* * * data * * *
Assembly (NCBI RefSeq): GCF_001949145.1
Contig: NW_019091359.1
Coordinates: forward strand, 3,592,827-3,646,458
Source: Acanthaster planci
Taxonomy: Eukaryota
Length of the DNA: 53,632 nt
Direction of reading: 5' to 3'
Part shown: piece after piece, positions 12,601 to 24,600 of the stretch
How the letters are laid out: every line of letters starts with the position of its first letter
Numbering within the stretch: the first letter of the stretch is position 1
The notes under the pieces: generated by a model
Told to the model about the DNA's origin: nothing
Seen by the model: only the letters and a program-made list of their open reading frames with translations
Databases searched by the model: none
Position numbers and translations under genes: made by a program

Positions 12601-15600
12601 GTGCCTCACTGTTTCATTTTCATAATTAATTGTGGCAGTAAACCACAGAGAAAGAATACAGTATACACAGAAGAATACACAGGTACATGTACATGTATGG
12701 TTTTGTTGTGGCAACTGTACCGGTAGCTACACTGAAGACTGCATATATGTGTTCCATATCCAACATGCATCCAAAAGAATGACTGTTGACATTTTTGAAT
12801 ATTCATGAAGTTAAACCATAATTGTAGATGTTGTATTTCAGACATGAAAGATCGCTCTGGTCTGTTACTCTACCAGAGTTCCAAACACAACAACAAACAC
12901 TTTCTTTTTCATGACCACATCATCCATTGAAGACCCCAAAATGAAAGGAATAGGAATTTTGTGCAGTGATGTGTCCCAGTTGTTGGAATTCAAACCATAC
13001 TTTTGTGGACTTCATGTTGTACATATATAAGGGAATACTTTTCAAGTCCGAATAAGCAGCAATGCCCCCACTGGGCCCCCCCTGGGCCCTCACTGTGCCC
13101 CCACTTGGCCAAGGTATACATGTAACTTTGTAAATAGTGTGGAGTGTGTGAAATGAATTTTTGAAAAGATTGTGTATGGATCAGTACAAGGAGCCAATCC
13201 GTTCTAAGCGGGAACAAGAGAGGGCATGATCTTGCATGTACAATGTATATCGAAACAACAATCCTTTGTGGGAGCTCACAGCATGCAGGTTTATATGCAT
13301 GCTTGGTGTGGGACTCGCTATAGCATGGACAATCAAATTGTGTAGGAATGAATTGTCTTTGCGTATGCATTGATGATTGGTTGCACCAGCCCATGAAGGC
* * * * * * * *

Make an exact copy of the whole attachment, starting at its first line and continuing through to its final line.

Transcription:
Assembly (NCBI RefSeq): GCF_001949145.1
Contig: NW_019091359.1
Coordinates: forward strand, 3,592,827-3,646,458
Source: Acanthaster planci
Taxonomy: Eukaryota
Length of the DNA: 53,632 nt
Direction of reading: 5' to 3'
Part shown: piece after piece, positions 12,601 to 24,600 of the stretch
How the letters are laid out: every line of letters starts with the position of its first letter
Numbering within the stretch: the first letter of the stretch is position 1
The notes under the pieces: generated by a model
Told to the model about the DNA's origin: nothing
Seen by the model: only the letters and a program-made list of their open reading frames with translations
Databases searched by the model: none
Position numbers and translations under genes: made by a program

Positions 12601-15600
12601 GTGCCTCACTGTTTCATTTTCATAATTAATTGTGGCAGTAAACCACAGAGAAAGAATACAGTATACACAGAAGAATACACAGGTACATGTACATGTATGG
12701 TTTTGTTGTGGCAACTGTACCGGTAGCTACACTGAAGACTGCATATATGTGTTCCATATCCAACATGCATCCAAAAGAATGACTGTTGACATTTTTGAAT
12801 ATTCATGAAGTTAAACCATAATTGTAGATGTTGTATTTCAGACATGAAAGATCGCTCTGGTCTGTTACTCTACCAGAGTTCCAAACACAACAACAAACAC
12901 TTTCTTTTTCATGACCACATCATCCATTGAAGACCCCAAAATGAAAGGAATAGGAATTTTGTGCAGTGATGTGTCCCAGTTGTTGGAATTCAAACCATAC
13001 TTTTGTGGACTTCATGTTGTACATATATAAGGGAATACTTTTCAAGTCCGAATAAGCAGCAATGCCCCCACTGGGCCCCCCCTGGGCCCTCACTGTGCCC
13101 CCACTTGGCCAAGGTATACATGTAACTTTGTAAATAGTGTGGAGTGTGTGAAATGAATTTTTGAAAAGATTGTGTATGGATCAGTACAAGGAGCCAATCC
13201 GTTCTAAGCGGGAACAAGAGAGGGCATGATCTTGCATGTACAATGTATATCGAAACAACAATCCTTTGTGGGAGCTCACAGCATGCAGGTTTATATGCAT
13301 GCTTGGTGTGGGACTCGCTATAGCATGGACAATCAAATTGTGTAGGAATGAATTGTCTTTGCGTATGCATTGATGATTGGTTGCACCAGCCCATGAAGGC